Japan: Temple Running in Kyoto

Last June, my family flew to Japan for a vacation. And with only four days to spare, we took on the challenge of visiting three of its most popular cities — Kyoto, Osaka and Tokyo.

I figured that since it will probably take us a while before we went back to Japan, we might as well see as many places as possible.

Of course I later realized that while it was doable, it was terribly exhausting. Nevertheless, we accomplished our goal and went home with a luggage full of pasalubong and hearts filled with wonder. If you’re my Facebook friend, you can check out the video of our trip here.

I’m writing this in case any of you would be interested in taking on our mala-Amazing Race na itinerary, from visiting the temples in Kyoto to seeing the city skyline from Tokyo Bay.

In this post, I’ll share with you our itinerary for Day 1 in Kyoto. I’ll write about our Osaka and Tokyo day trips in the following posts.

Manila to Osaka

We arrived in Osaka early morning, leaving us quite tired at the start of Day 1. It was a conscious decision on our part though to take the red-eye flight since it was cheaper and it gave us enough time to explore the nearby city of Kyoto.

Since we arrived in Kansai really early, we paid for an hour-long stay at the KIX airport lounge at the 2nd floor of Terminal 1. It cost us around P200-300 each. It was inclusive of a small room with couches, outlets and a television set. You can also opt to get a sleeper cubicle. The entrance fee gave you access to the lounge’s free-flowing drinks and Manga library. They also have showers (additional charge) and a make-up room.

After freshening up at the lounge, we had breakfast and rode a bus to Osaka. We arrived at the JR Namba station, left our luggages in the train station’s lockers (300-700 yen or P145-P340 per day) and joined our tour group.

I got a really neat Kyoto Temples tour package from Klook. For around P2900 each, we were able to join a bus tour and see the “old Japan” through Kyoto’s many temples.

Fushimi Inari

Our first stop was the Fushimi Inari-taisha, a Shinto shrine which is known for its orange torii gates. Since we visited in June, the shrine’s compound was just filled to the brim with people. It was impossible to get decent photos with the shrine’s Instagram-worthy torii gates. Nevertheless, it was quite an experience to visit our first temple and observe locals as they went about their business.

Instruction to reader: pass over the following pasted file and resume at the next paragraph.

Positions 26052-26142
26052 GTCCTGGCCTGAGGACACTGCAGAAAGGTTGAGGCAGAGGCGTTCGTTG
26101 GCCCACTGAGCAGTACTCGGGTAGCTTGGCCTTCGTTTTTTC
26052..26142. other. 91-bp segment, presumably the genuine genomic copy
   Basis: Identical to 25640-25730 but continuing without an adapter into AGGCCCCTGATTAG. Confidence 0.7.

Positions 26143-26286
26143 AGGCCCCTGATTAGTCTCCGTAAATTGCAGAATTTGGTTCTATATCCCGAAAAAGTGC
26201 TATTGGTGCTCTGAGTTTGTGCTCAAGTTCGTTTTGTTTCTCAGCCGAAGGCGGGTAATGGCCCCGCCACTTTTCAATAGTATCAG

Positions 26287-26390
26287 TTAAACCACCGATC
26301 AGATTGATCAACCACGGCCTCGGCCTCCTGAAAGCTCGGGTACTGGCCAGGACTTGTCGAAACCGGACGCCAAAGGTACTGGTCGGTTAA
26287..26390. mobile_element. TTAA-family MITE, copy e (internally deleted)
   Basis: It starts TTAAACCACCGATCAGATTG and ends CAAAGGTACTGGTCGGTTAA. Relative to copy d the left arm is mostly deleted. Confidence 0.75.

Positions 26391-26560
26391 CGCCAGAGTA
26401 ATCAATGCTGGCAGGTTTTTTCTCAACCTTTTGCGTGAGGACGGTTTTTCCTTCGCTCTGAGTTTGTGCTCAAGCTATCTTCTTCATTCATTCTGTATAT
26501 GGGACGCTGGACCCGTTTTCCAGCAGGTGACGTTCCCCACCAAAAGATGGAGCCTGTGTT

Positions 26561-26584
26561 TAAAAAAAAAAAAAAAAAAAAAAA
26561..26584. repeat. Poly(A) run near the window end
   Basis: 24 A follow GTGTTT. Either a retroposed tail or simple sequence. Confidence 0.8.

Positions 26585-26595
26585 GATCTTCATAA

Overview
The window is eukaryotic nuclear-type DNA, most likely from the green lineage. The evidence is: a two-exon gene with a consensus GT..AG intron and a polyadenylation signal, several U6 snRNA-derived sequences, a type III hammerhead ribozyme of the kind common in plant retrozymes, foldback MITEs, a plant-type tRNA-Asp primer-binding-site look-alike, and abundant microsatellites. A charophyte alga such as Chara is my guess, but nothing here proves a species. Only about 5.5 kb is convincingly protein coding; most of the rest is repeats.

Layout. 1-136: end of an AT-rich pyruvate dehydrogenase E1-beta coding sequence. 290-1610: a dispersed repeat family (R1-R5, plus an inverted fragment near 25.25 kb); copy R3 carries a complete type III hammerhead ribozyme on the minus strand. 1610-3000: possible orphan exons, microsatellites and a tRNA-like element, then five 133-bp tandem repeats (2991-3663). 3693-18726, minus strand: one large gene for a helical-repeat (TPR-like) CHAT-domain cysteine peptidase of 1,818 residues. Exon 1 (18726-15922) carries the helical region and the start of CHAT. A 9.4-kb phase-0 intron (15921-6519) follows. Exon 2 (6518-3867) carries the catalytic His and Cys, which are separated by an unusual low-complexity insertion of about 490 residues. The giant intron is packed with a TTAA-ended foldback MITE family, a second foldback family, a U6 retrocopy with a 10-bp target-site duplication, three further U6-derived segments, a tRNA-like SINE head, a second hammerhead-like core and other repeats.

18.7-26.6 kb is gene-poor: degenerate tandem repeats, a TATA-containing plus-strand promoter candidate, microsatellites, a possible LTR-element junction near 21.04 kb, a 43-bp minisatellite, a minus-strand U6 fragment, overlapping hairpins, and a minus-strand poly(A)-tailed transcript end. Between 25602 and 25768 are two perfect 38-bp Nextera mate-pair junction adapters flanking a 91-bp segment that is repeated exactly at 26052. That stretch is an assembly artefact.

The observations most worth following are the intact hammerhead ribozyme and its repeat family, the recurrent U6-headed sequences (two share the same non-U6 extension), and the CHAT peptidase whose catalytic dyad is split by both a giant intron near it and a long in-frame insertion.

fushimi1fushimi2

If your goal is to see as many sites, it is a good idea to join a tour group. However, if you want a leisurely pace, it might be better to tour on your own. I really wanted to see as many places so the tour was perfect for me. It was also convenient for my parents who did not want to commute and walk too much.

Kiyumizu-dera

By lunch time, we reached the Buddhist temple of Kiyumizu-dera. Since I opted to take the transport only package (reviews on Klook said the food package was mostly noodles and tofu), I brought my family to a Soba restaurant called Yoshimura-Kiyomizuan, which can be found just a few blocks away from the temple entrance. The noodles and shrimp were fresh. I also loved the relaxing ambience of the place, especially since we sat by the window overlooking a water feature and some trees.

soba

When we finally got to the temple complex, my parents were already tired so we just took photos from the outside. The trick is to find the right angle so you won’t have hundreds of tourists in your photos. Patience also helps.

kiyumizu2

Expectation

kiyumizu

Reality

On the walk back to our bus, we checked out some stores and bought souvenirs. I think it’s best to buy items that are from Kyoto only. Generic Japan souvenirs can be bought from Osaka for a cheaper price.

Kinkaku-ji

My favorite tourist spot in Kyoto is Kinkaku-ji or the Golden Pavilion, a Zen Buddhist temple surrounded by landscaped gardens.

It simply looks stunning under the sun. Unfortunately, we were not able to get a closer look. Despite the gardens being overrun by people, it was quite calming to walk and look around. It was here that we bought some good luck charms. Similar stores are also found in the other temples.

kinkakuji

Arashiyama

By the time we got to the last stop, the district of Arashiyama, my feet were hurting already and we have already consumed quite a lot of ice cream (I was so happy to see ice cream vending machines!).

We didn’t know the walk from the parking lot to the bamboo grove would be so far! Good thing there were a lot of other things to see on the way like the river and some pretty shops. So we marched on just so we could see the bamboo grove. Unfortunately, we didn’t really have the energy to explore further so we took photos by the entrance then headed back.

kyoto.jpg

Tired and sleepy, we ended up dozing off in the bus.

All in all, it was a good experience. But if I was to do it again with my parents, I would allot two days for Kyoto or we would just pick two places to visit in a day. We just really did not have enough energy and sleep for a hectic schedule. I think the tour would be great for a group of friends though, who have had enough rest the day before. It’s definitely doable and will save you a lot of time and money.

In my next post, I’ll write about our Osaka leg of the trip.

Klook.com

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